The U.S. Minerals Management Service’s auction yesterday of oil and gas leases in the Gulf of Mexico totaled $3.67 billion, shattering 1983’s record $3.4 billion and October 2007’s $2.9 billion — then the second largest. For the first time ever, a portion of the lease sale in the eastern region and revenues generated from drilling will be returned to Louisiana and other producing states.

Bids were collected on Central Lease Sale 206, which is off the coasts of Louisiana, Mississippi and Alabama and accounted for the bulk of the lease sale. Another 58 bids were received from five companies on 36 tracts an area about 125 miles from the Florida Panhandle. Known as Eastern Lease Sale 224 and totaling $64 million, this marks the first time bids have been taken in the eastern Gulf region.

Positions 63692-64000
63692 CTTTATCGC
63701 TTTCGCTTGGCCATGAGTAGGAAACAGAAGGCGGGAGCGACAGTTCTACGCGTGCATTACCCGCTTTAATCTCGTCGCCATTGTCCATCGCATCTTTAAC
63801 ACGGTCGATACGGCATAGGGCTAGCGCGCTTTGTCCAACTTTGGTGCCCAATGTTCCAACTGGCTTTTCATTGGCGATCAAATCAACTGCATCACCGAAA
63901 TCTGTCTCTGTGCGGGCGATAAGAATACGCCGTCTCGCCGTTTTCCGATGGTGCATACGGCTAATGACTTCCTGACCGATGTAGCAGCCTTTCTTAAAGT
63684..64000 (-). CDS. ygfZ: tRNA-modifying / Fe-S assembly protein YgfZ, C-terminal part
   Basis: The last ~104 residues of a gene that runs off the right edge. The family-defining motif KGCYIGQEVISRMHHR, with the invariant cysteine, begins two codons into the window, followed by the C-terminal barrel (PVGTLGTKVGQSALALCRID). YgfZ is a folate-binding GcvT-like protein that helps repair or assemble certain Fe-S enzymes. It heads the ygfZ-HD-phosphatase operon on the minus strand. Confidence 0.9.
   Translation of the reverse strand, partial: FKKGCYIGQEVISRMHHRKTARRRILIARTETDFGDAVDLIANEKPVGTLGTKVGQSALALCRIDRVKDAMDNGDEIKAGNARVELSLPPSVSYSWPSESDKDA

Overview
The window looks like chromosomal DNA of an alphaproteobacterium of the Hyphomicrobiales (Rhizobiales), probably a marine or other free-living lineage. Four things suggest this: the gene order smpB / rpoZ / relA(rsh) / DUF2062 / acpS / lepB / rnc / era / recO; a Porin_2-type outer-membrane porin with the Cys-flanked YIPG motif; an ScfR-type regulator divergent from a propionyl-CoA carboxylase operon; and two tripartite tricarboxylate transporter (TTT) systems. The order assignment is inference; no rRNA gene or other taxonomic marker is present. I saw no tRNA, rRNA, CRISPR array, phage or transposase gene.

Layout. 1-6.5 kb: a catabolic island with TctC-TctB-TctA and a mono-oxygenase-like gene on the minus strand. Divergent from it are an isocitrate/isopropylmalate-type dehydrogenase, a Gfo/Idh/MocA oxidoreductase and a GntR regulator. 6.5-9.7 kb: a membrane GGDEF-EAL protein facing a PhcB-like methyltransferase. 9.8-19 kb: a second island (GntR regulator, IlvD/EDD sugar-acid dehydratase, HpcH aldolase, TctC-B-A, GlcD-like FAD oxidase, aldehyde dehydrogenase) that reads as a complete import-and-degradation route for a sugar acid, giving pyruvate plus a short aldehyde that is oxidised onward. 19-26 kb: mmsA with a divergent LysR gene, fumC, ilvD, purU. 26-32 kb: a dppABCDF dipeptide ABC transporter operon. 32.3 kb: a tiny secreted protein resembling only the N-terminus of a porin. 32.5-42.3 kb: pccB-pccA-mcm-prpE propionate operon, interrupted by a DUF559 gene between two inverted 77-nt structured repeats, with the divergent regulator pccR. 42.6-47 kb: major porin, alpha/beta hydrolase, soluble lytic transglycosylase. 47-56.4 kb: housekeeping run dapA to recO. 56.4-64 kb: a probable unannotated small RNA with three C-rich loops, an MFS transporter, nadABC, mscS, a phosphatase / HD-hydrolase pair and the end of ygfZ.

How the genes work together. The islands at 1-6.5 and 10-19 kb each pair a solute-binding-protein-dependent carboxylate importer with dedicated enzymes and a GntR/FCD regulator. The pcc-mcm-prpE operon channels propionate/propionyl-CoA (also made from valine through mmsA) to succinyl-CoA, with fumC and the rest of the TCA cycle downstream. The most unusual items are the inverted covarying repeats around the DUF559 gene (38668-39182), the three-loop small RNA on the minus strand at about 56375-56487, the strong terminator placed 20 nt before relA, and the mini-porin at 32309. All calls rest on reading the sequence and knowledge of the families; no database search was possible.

Most notable about Eastern Sale 224 is its impact on the state coffers in Alabama, Mississippi, Louisiana, and Texas, which will receive 37.5 percent of the revenues generated from all newly leased acreage in the eastern region. The history-making revenue sharing provision was mandated by the Gulf of Mexico Energy Security Act of 2006, giving the states royalties from production in federal waters off their coastlines. U.S. Sen. Mary Landrieu co-authored the legislation, earmarking the revenues, an estimated $13 billion over the next three decades, for coastal restoration and hurricane recovery.

Louisiana’s share just from the March 19 lease sale will total about $9 million this year alone, according to Landrieu.

 

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